Category Archives: Family
Somewhere in the waters between New Zealand and Australia, this boat is lost.
The historic 1928 American schooner called Nina departed on May 29, en route from Opua to Newcastle. The journey was estimated to take a minimum of 12 days.
No communication has been received from the boat – or any of its seven passengers – since June 4. On that day, one of the crew members sent out a text message during a storm, although the boat has never called out for help, nor has its emergency beacon been activated.
Search and rescue missions have scoured hundreds of thousands of miles of water over the past few days but so far found nothing.
The Rescue Coordination Center of New Zealand has “grave concerns,” but friends and family of the crew are hopeful.
My cousin Kyle is on that boat.
Kyle is one of the cousins I have been getting to know more as an adult than I did as a child. He is handsome, fearless and so much fun. He lives for adventure, and his curiosity has taken him all over the world.
The family hopes the current adventure ends soon, with Kyle safe and sound and back to tell us all one hell of a story.
Another rescue mission is happening today, a joint effort by both Australian and New Zealand officials.
If you are in the part of the world where my cousin is lost, please keep an ear out for local reports that you can share. Comment on this post or tweet me.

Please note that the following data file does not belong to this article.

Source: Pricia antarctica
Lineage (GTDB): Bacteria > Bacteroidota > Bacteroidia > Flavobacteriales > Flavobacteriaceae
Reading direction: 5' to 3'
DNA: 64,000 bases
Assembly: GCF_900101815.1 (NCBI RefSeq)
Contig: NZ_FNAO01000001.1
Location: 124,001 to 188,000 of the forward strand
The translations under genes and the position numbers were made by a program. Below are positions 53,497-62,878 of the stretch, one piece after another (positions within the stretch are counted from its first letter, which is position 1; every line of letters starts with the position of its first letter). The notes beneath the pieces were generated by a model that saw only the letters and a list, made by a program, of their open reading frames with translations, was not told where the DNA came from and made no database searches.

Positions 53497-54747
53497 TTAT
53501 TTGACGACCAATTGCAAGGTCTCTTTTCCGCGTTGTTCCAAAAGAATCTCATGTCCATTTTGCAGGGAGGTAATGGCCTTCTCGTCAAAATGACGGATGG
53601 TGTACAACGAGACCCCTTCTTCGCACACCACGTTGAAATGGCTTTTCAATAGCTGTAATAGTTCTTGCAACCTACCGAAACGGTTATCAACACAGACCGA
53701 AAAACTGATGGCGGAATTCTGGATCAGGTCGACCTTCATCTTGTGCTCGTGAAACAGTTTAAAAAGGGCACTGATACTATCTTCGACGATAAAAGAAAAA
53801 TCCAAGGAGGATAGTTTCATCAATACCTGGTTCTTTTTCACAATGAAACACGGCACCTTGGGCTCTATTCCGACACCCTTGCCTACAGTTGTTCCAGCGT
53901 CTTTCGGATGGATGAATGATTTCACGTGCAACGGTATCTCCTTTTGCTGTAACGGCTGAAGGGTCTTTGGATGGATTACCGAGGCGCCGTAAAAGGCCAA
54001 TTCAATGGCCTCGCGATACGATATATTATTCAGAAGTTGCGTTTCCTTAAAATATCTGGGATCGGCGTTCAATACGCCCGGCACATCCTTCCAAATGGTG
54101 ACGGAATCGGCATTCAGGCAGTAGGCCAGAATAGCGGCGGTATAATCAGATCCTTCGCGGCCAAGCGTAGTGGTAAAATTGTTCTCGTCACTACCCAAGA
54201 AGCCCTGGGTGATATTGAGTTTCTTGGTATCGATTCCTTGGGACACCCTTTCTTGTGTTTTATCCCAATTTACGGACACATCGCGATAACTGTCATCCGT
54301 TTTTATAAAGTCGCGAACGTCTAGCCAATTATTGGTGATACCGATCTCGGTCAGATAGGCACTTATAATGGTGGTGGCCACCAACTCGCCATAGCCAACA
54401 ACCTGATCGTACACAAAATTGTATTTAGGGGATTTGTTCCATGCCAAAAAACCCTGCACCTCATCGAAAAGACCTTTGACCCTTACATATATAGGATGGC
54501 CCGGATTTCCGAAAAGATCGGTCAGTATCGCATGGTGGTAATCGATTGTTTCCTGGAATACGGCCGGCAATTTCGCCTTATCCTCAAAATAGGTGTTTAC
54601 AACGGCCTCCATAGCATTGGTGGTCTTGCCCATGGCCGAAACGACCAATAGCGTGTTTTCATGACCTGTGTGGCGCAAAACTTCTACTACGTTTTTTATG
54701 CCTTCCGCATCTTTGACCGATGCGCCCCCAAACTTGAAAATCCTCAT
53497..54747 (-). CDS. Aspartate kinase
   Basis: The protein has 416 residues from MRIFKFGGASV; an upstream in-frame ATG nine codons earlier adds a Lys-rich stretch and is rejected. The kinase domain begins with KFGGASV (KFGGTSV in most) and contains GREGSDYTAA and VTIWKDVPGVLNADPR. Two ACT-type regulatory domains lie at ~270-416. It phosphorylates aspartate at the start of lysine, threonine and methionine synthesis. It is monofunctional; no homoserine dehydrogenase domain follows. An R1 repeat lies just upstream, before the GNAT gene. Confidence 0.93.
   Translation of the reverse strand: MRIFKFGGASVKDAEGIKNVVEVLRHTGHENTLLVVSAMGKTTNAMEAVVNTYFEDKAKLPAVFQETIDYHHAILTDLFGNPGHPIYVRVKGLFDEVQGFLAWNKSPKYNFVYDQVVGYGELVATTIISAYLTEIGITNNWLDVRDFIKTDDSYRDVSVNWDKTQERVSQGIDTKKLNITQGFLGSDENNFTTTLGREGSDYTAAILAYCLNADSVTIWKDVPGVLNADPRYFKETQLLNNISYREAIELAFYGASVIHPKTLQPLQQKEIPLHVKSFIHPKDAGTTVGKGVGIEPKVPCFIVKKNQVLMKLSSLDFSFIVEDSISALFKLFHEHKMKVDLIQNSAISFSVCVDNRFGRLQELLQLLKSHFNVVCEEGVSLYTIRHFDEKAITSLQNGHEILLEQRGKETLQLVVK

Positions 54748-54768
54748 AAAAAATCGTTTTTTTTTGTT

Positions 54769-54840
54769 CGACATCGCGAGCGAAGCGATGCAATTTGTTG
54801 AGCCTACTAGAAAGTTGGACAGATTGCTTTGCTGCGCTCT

Before there was Lassie, there was this dog:
This faithful collie is part of my late grandfather’s collection of dogtiques.
According to my grandmother, this print belonged to my grandpa’s mom, which means it has been in the family for a very long time.
Unfortunately, the part of the print with the artist’s name and the picture title was trimmed to fit into the frame so many years ago. However, a little online research helped me learn a bit about this popular image.
What artist is responsible for this picture and what it is called are all up for debate.
The artists Walter Hunt, Edgar Hunt and Albert Schenck have all been attached to pictures that look like this but have been commonly called “Found,” “Shepherd’s Call” or “Rescue of a Lost Friend.”
My grandmother, who has dealt in antiques for most of her life, swears she has come across this picture many times over the years, with the title “Cry for Help.”
Whatever the truth may be, I enjoy this picture. What do you think of it?
To learn more about the controversy, click here.
For a fun collie blog, check out Collies of the Meadow.
Are there any horse lovers out there?
If so, then the following videos are for you. And they’re also for you if you like cute cowgirls, cute cowboys and cute doggies.
Big thanks to my
friends family Tyler and Sevy for making these videos. What an awesome surprise to find them in my inbox yesterday!
Ready to get a Beer Paws bottle opener for your four-legged friend (of almost any species)? Three styles, including glow-in-the-dark, are now available at my online store!
Where could this little puppy be headed?
This print is from my late grandfather’s collection of dogtiques.